How to Make Your Story Move Forward

Make your story move forward: when we are writing, we usually have one big idea that comes from our obsession with something. At least, that’s the case with me. I can’t stop thinking about life in boarding schools or detention centers. I’m very interested in those settings. No wonder why my next two novels will be in one of those and also my first book was in a military fantasy boarding school.

Or you could have a character that you love and you play with them in your head. You talk to them, you know them, but you can’t put it on the story.

Or you built a world that you love and you would love for the characters to explore the world, however, you don’t know WHAT HAPPENS in the story.

This happens to me frequently. I know the characters, I know the settings, and I have cool worldbuilding that I would like to use. The only problem is: I don’t know how to connect all the pieces. I don’t know how the story will move forward.

How to Make Your Story Move Forward

I don’t even know what I want to write about

This article might help.

It’s about how you NEED to write about the thing you love the most in your life.

With that, you won’t be able to stop writing about this thing.

To find this topic, pay attention to what you talk about with your family and friends, what you keep thinking about all the time to yourself.

Take a look here, I explain everything about how to do it here.

How to Join All the Scenes Together: Make your story move forward

In Neil Gaiman’s Class 5 he teaches about Developing the Story and I learned a lot about this topic with him.

How to make the story go from A to Z? How to make the readers keep turning the pages? And how to connect all those scenes that seemingly are totally disconnected?

There are a few ways to do that and here is what I know on the matter:

1. Conflict

So you have a general theme, you know you want to write about that, however, you have no idea how to join everything in a story. The secret to doing that is by adding conflict.

I have this article where I explain everything about conflict.

It took me forever to understand what this meant. Everybody kept talking about that you should put the conflict in your book but I always thought: I can’t have a dragon setting fire to the city in every chapter!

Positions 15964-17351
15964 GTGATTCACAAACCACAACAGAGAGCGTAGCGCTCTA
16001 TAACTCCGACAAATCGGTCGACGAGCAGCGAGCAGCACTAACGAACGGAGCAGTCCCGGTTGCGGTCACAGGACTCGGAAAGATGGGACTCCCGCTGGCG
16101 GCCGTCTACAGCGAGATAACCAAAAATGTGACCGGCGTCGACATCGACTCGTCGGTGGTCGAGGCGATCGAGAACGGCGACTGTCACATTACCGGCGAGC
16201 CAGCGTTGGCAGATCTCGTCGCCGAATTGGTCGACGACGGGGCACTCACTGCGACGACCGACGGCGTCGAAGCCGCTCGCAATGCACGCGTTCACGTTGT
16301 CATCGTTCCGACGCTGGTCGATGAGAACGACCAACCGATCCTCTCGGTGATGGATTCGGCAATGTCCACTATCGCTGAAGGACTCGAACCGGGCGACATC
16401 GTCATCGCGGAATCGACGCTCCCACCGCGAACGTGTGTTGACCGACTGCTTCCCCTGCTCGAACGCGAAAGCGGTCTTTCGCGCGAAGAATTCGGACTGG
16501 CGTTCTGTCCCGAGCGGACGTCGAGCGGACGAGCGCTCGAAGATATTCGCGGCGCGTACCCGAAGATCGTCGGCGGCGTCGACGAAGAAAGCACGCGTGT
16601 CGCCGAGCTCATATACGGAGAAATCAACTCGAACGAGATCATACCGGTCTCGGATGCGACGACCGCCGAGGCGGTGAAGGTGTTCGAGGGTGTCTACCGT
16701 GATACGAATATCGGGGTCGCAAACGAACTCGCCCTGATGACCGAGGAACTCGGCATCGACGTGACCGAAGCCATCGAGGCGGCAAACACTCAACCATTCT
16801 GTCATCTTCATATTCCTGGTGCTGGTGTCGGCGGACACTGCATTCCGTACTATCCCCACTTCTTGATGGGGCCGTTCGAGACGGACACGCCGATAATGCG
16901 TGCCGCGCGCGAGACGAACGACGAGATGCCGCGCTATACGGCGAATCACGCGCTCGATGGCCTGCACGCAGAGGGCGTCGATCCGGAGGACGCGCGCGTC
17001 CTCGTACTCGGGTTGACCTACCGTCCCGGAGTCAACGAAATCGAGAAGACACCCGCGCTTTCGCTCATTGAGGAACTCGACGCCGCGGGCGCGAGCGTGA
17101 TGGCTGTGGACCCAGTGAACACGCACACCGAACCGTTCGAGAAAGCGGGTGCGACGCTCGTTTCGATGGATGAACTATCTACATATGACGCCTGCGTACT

Conflict is not only that.

Conflict is anything that troubles your character.

It could be that they don’t know which outfit they need to get to work. It could be that they ran out of toothpaste in the morning.

Your character needs to be faced with conflict and problems all the time. When they go after solving it is what will make the story advance.

Let’s see an example:

For example, you have two scenes you really want to write. One is your character in school and the other one is that they are saving their friend from a fire. However, you don’t know how to get from school to the fire.

This is when I would advise you to outline. You can learn more about outlining here. So you could see what could happen between these scenes. However, every scene from the school to the fire must have a conflict that your character will have to solve:

A) They are in school and the principal announces about the fire. It troubles your character when they see that it was close to Jessica’s, their friend, house, and Jessica is not there.

What will they do?

B) They can call Jessica. Nobody is answering. They can tell a teacher. The teacher doesn’t pay attention to. Conflict: your character don’t know if Jessica is safe, nobody is helping them. What can they do now? They can run away from school and go see themselves what is happening.

They decide they will run away to go see if Jessica’s safe: How will they do that?